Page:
Diversity and Inclusion: 3 Best Practices for Transforming Your Company Culture

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As talent acquisition professionals, we all know that diverse and inclusive workplaces drive innovative results. 

Yet businesses across the United States struggle to build a workplace culture that fosters these principles, often failing to attract diverse talent due to inclusivity issues in the workplace. 

According to findings of one recent survey, close to 57% of employees today think their company should be doing more to boost diversity.

For organizations looking to shape up their diversity and inclusion (D&I) programs and policies, the change will look challenging at first, but it’s going to be equally rewarding. Keep reading to look at a few diversity and inclusion best practices for HR leaders wanting to transform their company culture and achieve growth faster.

1. Assess the Shift in Global Understanding of D&I to Formulate an Effective Strategy

Organizations with more diverse cultures, gender, and ethnicity outperform those that don’t support diversity do anything to address such gaps. Diversity means much more than just gender diversity, ethnic diversity, and race for the new-age employee. Some of the other factors this term now encompasses include:

  • Sexual orientation
  • Religious affiliation
  • Disability or Physical challenges
  • Personality type
  • Generation
  • Particular style of thinking

Employers and talent acquisition leaders are now placing greater significance on designing environments where various voices are heard and encouraged. This helps them promote inclusivity in the workplace and allows them to leverage the quality of their workforce to deliver better products and services.

However, one best practice here would be to remember that diversity can mean different things to different organizations.

For instance, a research study explains how in most parts of the world today, the main focus of D&I efforts is on promoting and hiring more women.

“The major reason for this is that women, who make up 50% of the population, represent a large, untapped (or under-tapped) resource, which companies will need in the future as Baby Boomers begin to retire,” the study further states.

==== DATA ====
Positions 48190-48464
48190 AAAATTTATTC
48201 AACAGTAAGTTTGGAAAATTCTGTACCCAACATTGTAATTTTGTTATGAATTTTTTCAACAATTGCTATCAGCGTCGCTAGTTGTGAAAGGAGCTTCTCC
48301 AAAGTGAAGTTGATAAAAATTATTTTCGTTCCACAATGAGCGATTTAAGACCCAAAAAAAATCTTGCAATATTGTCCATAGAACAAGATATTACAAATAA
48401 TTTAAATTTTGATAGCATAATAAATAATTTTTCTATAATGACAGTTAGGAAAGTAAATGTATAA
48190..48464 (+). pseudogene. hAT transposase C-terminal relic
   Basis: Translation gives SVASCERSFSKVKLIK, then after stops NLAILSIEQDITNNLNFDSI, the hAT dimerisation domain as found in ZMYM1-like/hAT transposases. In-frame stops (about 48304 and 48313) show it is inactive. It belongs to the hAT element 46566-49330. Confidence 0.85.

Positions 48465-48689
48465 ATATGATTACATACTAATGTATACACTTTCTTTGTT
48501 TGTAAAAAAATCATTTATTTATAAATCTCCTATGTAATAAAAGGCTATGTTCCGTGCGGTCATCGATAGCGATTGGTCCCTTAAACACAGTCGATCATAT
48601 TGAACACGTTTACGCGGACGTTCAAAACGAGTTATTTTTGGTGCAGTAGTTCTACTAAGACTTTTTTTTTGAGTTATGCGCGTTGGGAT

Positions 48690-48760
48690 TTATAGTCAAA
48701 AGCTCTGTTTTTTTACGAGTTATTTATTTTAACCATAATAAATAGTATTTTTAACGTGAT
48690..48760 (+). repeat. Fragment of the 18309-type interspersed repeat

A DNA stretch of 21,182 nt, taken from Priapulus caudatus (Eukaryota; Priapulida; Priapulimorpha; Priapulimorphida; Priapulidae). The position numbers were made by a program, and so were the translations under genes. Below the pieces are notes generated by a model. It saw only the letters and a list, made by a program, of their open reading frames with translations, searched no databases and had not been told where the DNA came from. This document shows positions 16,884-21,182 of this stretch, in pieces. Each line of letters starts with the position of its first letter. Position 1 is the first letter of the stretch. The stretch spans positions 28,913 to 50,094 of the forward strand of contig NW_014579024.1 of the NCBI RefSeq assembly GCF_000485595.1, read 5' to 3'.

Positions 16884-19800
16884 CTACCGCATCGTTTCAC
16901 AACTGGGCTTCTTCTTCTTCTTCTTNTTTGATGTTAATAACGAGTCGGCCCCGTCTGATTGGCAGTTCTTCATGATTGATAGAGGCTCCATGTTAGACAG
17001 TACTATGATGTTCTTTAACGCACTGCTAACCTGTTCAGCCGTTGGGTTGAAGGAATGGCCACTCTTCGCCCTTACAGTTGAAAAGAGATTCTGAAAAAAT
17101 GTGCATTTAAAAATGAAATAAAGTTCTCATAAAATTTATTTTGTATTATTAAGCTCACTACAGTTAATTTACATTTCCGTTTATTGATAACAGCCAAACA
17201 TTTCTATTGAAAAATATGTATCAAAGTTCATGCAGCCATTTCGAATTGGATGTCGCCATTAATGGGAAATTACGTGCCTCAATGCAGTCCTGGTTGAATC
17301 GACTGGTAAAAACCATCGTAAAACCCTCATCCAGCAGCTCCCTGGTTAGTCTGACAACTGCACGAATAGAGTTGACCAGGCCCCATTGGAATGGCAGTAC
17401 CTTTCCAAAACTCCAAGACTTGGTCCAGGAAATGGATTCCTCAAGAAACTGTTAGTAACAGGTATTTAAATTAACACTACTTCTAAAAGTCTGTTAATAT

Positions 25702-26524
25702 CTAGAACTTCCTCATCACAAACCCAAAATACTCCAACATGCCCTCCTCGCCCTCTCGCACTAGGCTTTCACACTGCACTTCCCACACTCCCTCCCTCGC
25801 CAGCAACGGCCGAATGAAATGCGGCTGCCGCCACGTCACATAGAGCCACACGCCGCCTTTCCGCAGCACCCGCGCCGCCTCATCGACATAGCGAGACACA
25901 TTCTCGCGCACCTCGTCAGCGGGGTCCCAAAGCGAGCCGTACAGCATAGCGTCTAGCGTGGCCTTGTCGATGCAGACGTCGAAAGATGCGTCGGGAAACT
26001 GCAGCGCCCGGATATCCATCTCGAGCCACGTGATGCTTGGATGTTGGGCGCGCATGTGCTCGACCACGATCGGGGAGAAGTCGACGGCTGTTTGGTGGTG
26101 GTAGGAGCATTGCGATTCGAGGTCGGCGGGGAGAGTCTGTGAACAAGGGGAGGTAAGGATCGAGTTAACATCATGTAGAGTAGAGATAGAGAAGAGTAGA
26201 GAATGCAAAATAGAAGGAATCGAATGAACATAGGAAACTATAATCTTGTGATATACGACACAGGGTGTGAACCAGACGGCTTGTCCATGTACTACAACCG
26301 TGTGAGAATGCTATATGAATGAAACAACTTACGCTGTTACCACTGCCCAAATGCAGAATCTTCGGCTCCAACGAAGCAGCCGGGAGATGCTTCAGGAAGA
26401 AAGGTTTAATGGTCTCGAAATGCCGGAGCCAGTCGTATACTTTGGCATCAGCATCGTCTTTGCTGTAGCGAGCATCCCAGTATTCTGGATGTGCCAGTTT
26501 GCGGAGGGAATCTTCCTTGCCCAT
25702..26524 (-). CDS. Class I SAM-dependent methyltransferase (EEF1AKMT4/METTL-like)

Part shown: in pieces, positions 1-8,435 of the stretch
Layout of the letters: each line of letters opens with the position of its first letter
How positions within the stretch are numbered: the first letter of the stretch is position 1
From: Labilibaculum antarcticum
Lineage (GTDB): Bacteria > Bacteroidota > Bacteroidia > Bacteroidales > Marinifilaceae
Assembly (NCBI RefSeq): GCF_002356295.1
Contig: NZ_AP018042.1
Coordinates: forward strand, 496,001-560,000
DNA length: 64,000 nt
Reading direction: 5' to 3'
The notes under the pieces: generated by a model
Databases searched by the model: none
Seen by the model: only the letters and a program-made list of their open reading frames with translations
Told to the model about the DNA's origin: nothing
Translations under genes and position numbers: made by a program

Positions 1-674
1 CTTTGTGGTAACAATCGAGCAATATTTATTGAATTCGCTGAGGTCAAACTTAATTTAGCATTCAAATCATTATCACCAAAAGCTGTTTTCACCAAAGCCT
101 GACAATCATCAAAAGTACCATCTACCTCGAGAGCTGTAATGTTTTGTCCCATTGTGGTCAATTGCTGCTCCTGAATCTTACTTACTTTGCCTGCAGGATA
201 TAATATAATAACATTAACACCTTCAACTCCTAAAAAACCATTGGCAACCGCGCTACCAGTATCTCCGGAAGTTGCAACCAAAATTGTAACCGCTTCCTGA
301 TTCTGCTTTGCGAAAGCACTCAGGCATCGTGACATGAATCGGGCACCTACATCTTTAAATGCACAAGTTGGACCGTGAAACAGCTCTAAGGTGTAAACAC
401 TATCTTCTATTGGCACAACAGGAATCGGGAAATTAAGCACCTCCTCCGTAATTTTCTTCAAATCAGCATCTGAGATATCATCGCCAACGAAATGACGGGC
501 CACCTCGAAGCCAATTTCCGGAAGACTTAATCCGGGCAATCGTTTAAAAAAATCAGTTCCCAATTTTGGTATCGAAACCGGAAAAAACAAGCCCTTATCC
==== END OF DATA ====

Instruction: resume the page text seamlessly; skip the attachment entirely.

Conversely, another research case study published on the World Economic Forum’s official website points out how some of the most disruptive, innovative, and prosperous urban centers in the world – Dubai, London, New York, and Singapore – have one thing in common. They are all international melting pots with a high concentration of immigrant workers. 

Time and again, various research studies have depicted an immediate correlation between highly-skilled, diverse workforces and an increase in the level of innovation and the overall economic performance in such regions.

These two examples illustrate that every sector and organization looks at diversity differently. As a talent acquisition leader, you should continually assess the constant shifts in the global understanding of diversity and inclusion best practices and create a robust strategy for your company accordingly.

2. Try to Build an Environment that Keeps Inclusivity at Its Core

Once you’ve evaluated what other HR leaders across the globe are doing to promote diversity within their organizations and narrowed down certain best practices that will specifically cater to the unique needs of your workforce, now you’ve got to think about ways you can build an inclusive workplace environment that keeps inclusivity at its apex.

As a talent acquisition leader, you must create an inclusive culture within your company where every employee is encouraged to draw upon their backgrounds, perspectives, and experiences to advance business goals.

One excellent example of a company that has successfully achieved this with its D&I program would be healthcare service provider Johnson & Johnson.